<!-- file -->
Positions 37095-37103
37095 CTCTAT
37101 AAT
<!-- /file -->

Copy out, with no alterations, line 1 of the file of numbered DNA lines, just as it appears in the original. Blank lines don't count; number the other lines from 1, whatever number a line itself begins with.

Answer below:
Positions 37095-37103